Former Trump strategist and ongoing white supremacist Steve Bannon was the center of controversy this weekend, when it was announced he’d be the headliner of this year’s New Yorker Festival. Bannon was to be interviewed onstage by the magazine’s editor David Remnick, who The New York Times notes is a “frequent critic” of the administration. But to the shock of The New Yorker, people were offended by the idea of handing over such a coveted platform to a Trump ally and outspoken bigot. Within an hour of the announcement, a string of celebrities meant to appear at the New Yorker Festival publically bailed in protest. This included Judd Apatow, John Mulaney, Jack Antonoff, Jim Carrey, Patton Oswalt, and Jimmy Fallon.
If Steve Bannon is at the New Yorker festival I am out. I will not take part in an event that normalizes hate. I hope the @NewYorker will do the right thing and cancel the Steve Bannon event. Maybe they should read their own reporting about his ideology.— Judd Apatow (@JuddApatow) September 3, 2018
i’m no longer going to be speaking/performing at the new yorker festival as long as steve bannon is there— jackantonoff (@jackantonoff) September 3, 2018
Bannon? And me? On the same program?— Jim Carrey (@JimCarrey) September 3, 2018
Could never happen.
I’m out. I genuinely support public intellectual debate, and have paid to see people speak with whom I strongly disagree. But this isn’t James Baldwin vs William F Buckley. This is PT Barnum level horseshit. And it was announced on a weekend just before tix went on sale. https://t.co/oYk1llNgvV— John Mulaney (@mulaney) September 3, 2018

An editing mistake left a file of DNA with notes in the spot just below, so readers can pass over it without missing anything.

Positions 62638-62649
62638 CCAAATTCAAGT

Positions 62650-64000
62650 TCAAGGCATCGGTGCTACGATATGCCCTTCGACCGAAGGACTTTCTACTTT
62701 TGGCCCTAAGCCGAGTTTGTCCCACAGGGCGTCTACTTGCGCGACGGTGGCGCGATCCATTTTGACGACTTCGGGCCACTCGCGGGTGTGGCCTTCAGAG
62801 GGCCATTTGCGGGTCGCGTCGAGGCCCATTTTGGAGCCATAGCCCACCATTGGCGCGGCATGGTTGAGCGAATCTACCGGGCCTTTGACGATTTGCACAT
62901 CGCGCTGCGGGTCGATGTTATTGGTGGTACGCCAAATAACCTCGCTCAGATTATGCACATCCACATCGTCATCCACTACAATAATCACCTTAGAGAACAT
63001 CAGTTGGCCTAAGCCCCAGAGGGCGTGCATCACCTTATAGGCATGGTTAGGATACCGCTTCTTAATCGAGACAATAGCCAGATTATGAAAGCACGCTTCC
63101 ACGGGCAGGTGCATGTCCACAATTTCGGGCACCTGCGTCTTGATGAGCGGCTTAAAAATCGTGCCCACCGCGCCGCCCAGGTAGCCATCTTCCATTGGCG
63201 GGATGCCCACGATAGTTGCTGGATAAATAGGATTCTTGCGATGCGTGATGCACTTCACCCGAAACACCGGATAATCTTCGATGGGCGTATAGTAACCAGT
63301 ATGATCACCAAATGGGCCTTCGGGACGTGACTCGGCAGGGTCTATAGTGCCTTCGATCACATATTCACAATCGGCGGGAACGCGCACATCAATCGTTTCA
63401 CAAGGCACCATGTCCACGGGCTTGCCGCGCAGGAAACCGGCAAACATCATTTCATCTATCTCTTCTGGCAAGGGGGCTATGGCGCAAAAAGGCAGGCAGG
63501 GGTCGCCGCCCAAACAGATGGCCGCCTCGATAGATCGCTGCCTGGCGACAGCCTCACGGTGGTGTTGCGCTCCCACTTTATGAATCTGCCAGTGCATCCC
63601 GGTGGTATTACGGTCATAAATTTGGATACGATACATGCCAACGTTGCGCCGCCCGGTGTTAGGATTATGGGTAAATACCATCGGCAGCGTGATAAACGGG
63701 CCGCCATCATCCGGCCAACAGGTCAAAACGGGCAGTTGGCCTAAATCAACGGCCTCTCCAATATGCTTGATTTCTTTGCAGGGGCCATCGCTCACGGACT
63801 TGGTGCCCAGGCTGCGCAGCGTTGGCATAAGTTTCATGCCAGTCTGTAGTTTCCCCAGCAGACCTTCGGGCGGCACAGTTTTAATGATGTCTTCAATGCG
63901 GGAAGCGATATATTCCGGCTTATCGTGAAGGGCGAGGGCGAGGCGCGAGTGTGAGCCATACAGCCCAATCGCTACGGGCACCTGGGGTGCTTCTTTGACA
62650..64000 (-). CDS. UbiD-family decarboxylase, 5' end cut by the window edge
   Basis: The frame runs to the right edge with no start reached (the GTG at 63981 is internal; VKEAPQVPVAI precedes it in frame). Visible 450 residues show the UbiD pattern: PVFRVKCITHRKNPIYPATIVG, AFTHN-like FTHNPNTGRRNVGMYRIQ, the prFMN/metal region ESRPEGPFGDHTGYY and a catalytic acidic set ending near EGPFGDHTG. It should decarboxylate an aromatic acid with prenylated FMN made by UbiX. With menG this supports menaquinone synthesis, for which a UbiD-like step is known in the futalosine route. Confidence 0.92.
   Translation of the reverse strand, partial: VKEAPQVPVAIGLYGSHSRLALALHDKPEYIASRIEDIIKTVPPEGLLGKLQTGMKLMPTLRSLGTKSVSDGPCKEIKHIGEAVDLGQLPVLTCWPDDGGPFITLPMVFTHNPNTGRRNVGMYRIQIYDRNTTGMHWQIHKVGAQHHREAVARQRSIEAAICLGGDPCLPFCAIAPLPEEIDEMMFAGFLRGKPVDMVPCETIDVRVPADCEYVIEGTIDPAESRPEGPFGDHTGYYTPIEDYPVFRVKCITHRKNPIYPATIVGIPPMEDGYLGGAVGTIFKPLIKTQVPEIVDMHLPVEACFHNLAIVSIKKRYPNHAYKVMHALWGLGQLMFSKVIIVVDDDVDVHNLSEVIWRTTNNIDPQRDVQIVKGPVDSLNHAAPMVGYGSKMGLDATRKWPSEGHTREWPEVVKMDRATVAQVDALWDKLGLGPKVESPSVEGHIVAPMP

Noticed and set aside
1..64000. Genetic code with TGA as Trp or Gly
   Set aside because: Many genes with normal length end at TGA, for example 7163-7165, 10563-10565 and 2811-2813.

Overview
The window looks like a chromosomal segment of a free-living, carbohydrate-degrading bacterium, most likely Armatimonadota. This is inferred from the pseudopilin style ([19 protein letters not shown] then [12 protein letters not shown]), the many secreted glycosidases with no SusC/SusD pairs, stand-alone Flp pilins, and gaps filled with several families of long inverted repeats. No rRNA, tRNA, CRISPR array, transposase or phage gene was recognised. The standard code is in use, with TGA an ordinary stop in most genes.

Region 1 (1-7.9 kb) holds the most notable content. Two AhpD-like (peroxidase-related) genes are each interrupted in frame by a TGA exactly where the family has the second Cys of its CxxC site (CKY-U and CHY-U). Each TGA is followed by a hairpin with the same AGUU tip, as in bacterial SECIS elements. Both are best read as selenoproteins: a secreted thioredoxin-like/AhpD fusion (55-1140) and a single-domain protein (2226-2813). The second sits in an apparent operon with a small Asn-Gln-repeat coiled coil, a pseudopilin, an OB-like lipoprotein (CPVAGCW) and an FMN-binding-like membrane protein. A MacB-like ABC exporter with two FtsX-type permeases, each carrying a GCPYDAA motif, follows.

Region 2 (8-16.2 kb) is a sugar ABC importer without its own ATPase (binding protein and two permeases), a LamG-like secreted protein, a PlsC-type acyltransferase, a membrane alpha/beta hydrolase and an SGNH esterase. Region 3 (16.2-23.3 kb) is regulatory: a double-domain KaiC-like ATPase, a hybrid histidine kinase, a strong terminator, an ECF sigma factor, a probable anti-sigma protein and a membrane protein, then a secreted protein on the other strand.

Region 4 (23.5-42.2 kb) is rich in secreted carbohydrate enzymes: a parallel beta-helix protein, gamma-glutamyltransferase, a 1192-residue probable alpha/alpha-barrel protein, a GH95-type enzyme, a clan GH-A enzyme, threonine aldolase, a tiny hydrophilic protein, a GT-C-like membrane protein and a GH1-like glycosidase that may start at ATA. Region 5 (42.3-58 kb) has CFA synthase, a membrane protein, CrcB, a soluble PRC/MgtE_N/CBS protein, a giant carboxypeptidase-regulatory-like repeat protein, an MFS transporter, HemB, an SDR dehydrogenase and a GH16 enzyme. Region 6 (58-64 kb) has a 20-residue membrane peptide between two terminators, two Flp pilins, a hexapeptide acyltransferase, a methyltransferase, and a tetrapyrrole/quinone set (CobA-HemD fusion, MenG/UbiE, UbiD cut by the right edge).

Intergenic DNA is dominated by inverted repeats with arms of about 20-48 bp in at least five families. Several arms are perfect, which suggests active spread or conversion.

I apologize to Susan Morrison as I was really looking forward to our conversation. And I look forward to future @NewYorker Fests & other public, even heated, debates between different voices. But hard pass on this amateur-night sonofabitch.— John Mulaney (@mulaney) September 3, 2018
I’m out. https://t.co/JkIOGqCxaM— jimmy fallon (@jimmyfallon) September 3, 2018
Even the literal platform for Bannon’s appearance protested publicly.
Our auditorium was rented for this outside event, and we’re just learning about the lineup ourselves. Rest assured we stand against everything Steve Bannon represents, and will issue a statement shortly. https://t.co/BnAM5Q0ECf— NY Ethical Society (@EthicalNYC) September 3, 2018
As you might imagine, The New Yorker kicked into damage control and booted Bannon to save their sinking festival. Here’s the statement from Remnick.
A statement from David Remnick, editor of The New Yorker, explaining his decision to no longer include Steve Bannon in the 2018 New Yorker Festival. pic.twitter.com/opayiw5GQ2— The New Yorker (@NewYorker) September 3, 2018
In the statement, Remnick admits that members of The New Yorker staff also objected to Bannon’s inclusion in their annual festival. He also writes:
The main argument for not engaging someone like Bannon is that we are giving him a platform and that he will use it, unfiltered, to propel further the ‘ideas’ of white nationalism, racism, anti-Semitism, and illiberalism. But to interview Bannon is not to endorse him. By conducting an interview with one of Trumpism’s leading creators and organizers, we are hardly pulling him out of obscurity. Ahead of the mid-term elections and with 2020 in sight, we’d be taking the opportunity to question someone who helped assemble Trumpism.